Upright-growing rhizomes form a distinct crown consisting of the tightly coiled croziers at the soil surface, which grow in spring into a whorl of fronds that radiate from the center like a vase. These may grow out of the ground to form small trunks. The roots that grow at the base of the fronds are then exposed to the air and can dry out. If crowns lift themselves out of the soil they need to be replanted to return them to soil level. Adding one to two inches of mulch each year may make replanting unnecessary.


Rakes, hoes and feet do not belong in the fern garden. Surface roots, tightly coiled croziers and developing fiddleheads are too easily damaged. Leave a place to walk, and remove by hand winter-burned evergreen fronds and any other garden debris before the fiddleheads begin to unfurl in spring.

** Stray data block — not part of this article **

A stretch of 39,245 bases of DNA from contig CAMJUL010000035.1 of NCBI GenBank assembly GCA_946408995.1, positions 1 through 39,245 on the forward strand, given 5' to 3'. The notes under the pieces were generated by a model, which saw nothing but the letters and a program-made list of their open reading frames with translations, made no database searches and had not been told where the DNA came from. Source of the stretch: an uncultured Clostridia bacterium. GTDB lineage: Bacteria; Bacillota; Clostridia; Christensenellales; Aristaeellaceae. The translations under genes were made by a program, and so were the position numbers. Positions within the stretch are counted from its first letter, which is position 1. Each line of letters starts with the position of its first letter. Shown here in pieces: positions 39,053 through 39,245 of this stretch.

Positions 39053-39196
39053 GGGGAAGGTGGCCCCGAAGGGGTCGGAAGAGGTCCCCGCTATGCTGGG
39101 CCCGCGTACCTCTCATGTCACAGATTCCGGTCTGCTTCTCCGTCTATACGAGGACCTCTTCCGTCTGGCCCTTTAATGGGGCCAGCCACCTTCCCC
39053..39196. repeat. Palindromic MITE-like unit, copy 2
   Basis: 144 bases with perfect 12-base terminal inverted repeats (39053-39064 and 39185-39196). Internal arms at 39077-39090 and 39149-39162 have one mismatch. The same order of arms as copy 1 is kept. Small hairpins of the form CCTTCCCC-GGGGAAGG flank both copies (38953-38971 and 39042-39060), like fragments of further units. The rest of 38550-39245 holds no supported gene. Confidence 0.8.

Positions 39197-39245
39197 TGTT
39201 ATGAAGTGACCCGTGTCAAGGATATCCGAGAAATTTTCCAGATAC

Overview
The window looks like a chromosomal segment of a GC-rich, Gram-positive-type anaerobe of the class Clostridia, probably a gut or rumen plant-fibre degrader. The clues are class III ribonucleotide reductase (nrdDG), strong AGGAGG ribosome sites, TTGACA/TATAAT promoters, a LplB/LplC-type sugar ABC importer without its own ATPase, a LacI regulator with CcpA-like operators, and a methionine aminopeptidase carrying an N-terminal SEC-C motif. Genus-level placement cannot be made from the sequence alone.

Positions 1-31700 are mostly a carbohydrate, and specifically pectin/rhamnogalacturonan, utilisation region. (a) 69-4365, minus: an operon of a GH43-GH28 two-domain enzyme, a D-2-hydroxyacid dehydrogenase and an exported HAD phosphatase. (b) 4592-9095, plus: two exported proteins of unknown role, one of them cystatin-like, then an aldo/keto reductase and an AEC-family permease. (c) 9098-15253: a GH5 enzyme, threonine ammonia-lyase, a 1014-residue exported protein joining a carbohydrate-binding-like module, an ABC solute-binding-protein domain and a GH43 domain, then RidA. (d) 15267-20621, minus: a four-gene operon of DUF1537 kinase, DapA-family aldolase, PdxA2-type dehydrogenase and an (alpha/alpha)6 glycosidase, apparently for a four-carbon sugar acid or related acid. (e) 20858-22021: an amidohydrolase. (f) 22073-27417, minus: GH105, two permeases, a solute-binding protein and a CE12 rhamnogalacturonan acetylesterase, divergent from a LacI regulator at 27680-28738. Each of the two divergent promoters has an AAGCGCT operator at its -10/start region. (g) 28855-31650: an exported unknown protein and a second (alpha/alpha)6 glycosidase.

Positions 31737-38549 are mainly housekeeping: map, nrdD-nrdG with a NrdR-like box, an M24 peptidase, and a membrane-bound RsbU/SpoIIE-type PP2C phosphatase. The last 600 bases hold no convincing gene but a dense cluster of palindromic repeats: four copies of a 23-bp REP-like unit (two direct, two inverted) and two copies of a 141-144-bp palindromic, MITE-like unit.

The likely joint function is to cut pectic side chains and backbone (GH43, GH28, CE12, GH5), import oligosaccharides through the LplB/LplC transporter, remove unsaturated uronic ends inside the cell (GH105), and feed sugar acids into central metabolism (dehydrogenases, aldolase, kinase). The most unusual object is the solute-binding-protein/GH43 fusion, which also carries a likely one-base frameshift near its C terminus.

Caring for Ferns

If you choose plants suited to your growing conditions and practice good gardening hygiene, removing debris that may harbor pests, you may seldom have to deal with diseases or pests. Slugs and snails tend to be the most common problems; they are voracious eaters that thrive under the same conditions as ferns. Slug baits containing metaldehyde are effective, but they are toxic and especially hazardous to children and pets. Various nontoxic baits and traps are safer: Dishes of beer sunk to soil level are effective. Slugs will also collect under overturned grapefruit shells and can then be dropped into denatured alcohol for the coup de grace. Ferns are quite sensitive to insecticides. If you must use a chemical poison, test it on a few plants. Avoid the liquid emulsion sprays, as they contain oils that damage ferns. Use dusts or sprays made from wettable powders, reducing the recommended dosage by one half.